Felix Mendelssohn’s ‘Songs Without Words’ (TMR 43)

It should be the best music for putting a baby to sleep, but . . .

J.P. Williams
2 min readMay 31, 2023
Portrait of Felix Mendelssohn by Eduard Magnus, 1846. Public domain. Source: Wikimedia Commons.

Not long after my son was born, he went through what his mother and I still refer to as The Fussy Phase. He simply wouldn’t sleep, preferring to act unhappy every moment of every day. This led to us trying anything that might prove soothing, including a bath routine each evening to the same music. Our selection was Felix Mendelssohn’s Songs without Words (1829–1845), a collection of short works that don’t require too much from listeners. According to notes by critic Andrew Porter on a 1956 vinyl release from Angel Records, these pieces are formally known as “pianoforte miniature,” but their composer described them as “animalculae” or “little animals.” Popular in the composer’s lifetime, they’re impossible not to enjoy as performed here by German pianist Walter Gieseking: delicate but uplifting, brief but not insubstantial, quiet but unfortunately not soporific.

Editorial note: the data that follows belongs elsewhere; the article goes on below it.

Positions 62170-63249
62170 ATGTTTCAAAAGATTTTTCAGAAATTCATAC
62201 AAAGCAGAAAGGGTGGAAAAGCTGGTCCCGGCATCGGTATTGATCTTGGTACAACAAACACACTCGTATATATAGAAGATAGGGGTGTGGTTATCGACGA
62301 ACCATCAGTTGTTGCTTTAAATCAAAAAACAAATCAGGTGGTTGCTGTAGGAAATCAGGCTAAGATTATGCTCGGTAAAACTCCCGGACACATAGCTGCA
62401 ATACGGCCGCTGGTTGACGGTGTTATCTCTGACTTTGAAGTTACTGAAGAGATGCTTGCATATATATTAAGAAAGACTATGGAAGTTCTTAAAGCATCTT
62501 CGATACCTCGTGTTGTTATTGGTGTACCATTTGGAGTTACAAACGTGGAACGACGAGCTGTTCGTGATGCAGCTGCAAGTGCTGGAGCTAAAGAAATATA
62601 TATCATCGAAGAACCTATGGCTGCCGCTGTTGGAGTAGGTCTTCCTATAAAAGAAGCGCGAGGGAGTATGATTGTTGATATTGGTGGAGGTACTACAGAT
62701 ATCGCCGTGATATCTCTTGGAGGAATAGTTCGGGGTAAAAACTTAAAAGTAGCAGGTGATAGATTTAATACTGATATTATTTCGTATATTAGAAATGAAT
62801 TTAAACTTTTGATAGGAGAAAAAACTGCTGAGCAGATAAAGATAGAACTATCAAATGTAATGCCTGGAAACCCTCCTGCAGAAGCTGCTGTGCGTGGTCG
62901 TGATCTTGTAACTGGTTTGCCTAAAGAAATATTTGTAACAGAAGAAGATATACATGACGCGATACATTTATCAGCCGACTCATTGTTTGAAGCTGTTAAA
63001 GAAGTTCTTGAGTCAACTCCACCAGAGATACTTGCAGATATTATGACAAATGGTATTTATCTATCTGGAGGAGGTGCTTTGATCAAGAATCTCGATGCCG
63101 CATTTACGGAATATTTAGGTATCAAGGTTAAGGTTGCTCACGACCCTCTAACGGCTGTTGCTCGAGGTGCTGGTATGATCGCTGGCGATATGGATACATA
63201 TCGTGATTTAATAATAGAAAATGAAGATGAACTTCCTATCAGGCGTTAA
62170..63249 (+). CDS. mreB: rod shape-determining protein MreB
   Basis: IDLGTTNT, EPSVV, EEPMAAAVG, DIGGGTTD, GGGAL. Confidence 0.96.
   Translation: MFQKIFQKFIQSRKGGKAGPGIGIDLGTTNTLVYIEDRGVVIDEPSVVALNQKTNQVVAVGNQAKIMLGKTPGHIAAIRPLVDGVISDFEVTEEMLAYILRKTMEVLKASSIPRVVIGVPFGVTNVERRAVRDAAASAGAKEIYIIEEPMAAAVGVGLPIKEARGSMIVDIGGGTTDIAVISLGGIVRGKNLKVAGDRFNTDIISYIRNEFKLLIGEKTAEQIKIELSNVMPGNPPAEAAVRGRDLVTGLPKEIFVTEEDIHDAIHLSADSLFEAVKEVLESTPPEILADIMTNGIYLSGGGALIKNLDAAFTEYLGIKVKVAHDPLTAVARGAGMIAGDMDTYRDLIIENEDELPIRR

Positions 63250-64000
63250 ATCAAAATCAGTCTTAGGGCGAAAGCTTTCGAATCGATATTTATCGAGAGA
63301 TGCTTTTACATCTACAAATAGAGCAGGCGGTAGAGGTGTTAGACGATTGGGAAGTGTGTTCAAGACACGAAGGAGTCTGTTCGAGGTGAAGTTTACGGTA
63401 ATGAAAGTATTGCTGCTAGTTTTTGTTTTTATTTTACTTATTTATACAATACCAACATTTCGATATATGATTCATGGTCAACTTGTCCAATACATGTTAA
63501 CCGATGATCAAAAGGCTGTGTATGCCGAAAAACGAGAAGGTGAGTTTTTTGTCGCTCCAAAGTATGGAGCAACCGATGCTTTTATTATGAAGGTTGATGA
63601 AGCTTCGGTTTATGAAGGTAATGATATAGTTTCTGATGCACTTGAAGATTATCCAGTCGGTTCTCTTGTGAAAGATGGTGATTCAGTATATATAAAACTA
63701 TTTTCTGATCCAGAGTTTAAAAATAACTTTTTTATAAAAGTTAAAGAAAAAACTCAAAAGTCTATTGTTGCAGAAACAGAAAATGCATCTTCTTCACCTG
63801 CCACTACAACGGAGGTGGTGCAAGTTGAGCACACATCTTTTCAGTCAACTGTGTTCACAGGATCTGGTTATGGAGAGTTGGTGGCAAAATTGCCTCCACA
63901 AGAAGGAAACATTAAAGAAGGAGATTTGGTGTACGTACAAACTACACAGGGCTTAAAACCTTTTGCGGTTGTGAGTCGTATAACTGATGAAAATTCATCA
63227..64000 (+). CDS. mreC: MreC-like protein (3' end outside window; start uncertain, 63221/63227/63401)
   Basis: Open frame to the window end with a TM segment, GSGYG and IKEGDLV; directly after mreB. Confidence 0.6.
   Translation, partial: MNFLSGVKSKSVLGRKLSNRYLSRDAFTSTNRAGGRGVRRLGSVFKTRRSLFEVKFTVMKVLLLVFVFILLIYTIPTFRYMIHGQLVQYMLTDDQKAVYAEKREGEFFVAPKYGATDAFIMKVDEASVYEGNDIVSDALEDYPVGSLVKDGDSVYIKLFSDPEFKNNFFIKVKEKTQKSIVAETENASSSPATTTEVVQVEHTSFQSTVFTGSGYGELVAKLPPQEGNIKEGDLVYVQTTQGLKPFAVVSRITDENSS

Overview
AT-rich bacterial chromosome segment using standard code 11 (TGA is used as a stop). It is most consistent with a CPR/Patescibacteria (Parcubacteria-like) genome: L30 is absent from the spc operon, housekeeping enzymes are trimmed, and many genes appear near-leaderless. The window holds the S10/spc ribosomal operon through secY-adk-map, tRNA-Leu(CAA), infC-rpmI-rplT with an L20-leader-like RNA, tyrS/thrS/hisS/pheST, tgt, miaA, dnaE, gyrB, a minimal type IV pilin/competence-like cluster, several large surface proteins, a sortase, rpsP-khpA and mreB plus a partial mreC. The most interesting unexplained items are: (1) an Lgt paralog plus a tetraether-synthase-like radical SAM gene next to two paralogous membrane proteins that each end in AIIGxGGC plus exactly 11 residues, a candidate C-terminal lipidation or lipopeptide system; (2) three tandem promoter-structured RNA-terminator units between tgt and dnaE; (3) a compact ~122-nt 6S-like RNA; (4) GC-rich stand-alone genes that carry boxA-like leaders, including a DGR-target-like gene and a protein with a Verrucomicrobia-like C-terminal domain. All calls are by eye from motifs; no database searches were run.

Here’s a performance of one by Lithuanian pianist Vadim Chaimovich: Mendelssohn — Songs without Words Op. 19 №1 in E Major (Vadim Chaimovich) — YouTube

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